June 11, 2010

The new Marlins Stadium officially goes off the deep end

The soon-to-be Miami Marlins are installing two custom-built saltwater aquariums in the facade of their field level wall, to the right and left of each team's dugout.  For protection, the aquariums will be constructed with bullet-proof glass, so there's no chance of a Dan Uggla foul ball destroying any precious Florida-area marine life.  Plus, destroying Florida-area marine life is BP's job.

Why watch the Marlins when you can watch smaller fish just swim around?

The new $515 million stadium will also feature lounging and pool areas in left-centerfield, a water feature in straight-away centerfield, and a some kind of $2.5 million art feature that will be used to celebrate the team's home runs.

Currently unnamed and unknown centerfield water feature.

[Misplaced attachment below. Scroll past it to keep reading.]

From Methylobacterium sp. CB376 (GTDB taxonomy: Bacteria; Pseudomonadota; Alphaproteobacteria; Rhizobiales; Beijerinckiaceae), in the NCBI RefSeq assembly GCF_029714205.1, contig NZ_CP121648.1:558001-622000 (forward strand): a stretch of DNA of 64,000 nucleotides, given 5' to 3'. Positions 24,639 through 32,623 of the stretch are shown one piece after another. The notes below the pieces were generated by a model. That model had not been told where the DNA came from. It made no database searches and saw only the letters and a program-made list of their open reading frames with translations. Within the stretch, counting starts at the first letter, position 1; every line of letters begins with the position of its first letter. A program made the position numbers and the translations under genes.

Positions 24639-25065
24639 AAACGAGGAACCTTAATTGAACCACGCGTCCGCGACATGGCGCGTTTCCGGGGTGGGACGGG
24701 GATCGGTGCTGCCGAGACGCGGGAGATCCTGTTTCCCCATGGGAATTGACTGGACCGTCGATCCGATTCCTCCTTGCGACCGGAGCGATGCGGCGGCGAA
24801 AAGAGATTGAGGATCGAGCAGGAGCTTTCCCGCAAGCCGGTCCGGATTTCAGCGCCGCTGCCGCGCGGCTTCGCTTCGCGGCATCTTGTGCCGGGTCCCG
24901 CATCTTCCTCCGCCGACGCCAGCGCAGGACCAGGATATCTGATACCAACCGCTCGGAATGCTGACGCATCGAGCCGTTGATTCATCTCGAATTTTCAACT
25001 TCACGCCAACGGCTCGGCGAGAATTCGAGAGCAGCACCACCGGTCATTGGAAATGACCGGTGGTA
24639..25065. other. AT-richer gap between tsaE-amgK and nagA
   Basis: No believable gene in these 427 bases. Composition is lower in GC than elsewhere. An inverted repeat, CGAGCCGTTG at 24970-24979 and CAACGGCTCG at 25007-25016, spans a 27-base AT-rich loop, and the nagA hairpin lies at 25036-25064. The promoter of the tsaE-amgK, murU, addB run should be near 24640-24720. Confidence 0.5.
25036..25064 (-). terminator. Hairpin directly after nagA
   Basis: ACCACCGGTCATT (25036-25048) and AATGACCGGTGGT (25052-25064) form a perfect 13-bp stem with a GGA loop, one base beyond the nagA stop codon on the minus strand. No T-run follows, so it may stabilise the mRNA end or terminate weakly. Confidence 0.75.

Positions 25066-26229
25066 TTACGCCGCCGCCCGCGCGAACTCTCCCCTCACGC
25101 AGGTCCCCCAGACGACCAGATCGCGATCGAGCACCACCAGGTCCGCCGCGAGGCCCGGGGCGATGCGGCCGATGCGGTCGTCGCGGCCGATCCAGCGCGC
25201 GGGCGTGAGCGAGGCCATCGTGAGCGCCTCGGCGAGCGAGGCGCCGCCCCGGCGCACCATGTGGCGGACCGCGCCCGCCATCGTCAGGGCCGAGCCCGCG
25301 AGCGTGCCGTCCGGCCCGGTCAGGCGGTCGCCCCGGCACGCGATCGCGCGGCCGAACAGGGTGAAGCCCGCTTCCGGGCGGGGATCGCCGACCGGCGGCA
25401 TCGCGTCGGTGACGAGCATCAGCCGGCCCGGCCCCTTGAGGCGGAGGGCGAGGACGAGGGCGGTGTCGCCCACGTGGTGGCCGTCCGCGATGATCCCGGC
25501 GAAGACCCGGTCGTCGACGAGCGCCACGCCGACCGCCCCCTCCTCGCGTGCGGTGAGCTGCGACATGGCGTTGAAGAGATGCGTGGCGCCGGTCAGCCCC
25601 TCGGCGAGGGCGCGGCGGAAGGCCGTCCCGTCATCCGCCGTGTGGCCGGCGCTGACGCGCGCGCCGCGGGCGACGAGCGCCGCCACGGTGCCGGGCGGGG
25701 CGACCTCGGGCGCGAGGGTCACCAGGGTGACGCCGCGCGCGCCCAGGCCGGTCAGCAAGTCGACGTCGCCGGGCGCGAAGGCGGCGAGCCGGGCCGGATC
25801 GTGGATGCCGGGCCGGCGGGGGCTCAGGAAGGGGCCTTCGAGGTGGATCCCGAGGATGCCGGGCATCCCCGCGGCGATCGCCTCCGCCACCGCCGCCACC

It's an arcade-like design and the marlins will, purportedly,
jump after each Marlins' home run.

While it doesn't justify the price tag, there is no doubt that projects like these will make the new stadium one of the most intriguing facilities in Major League Baseball.  Aquariums in the field of play...what will they think of next?


  1. I'll get my fishing rods ready... Chum chum chum here...last call chum chum... last call..

  2. Did you hear that PETA is complaining about the aquariums? They're saying the noise will freak the fish out ... apparently they've never been to a Marlin's game!

  3. Yeah. Fair to say that I'm intrigued by a more downtown-Miami location, but let's face it. Miami is a terrible sports town. The bizarre thing is that - of all the teams that play in Miami/South Florida, the Marlins are - far and away - the most successful of any of them.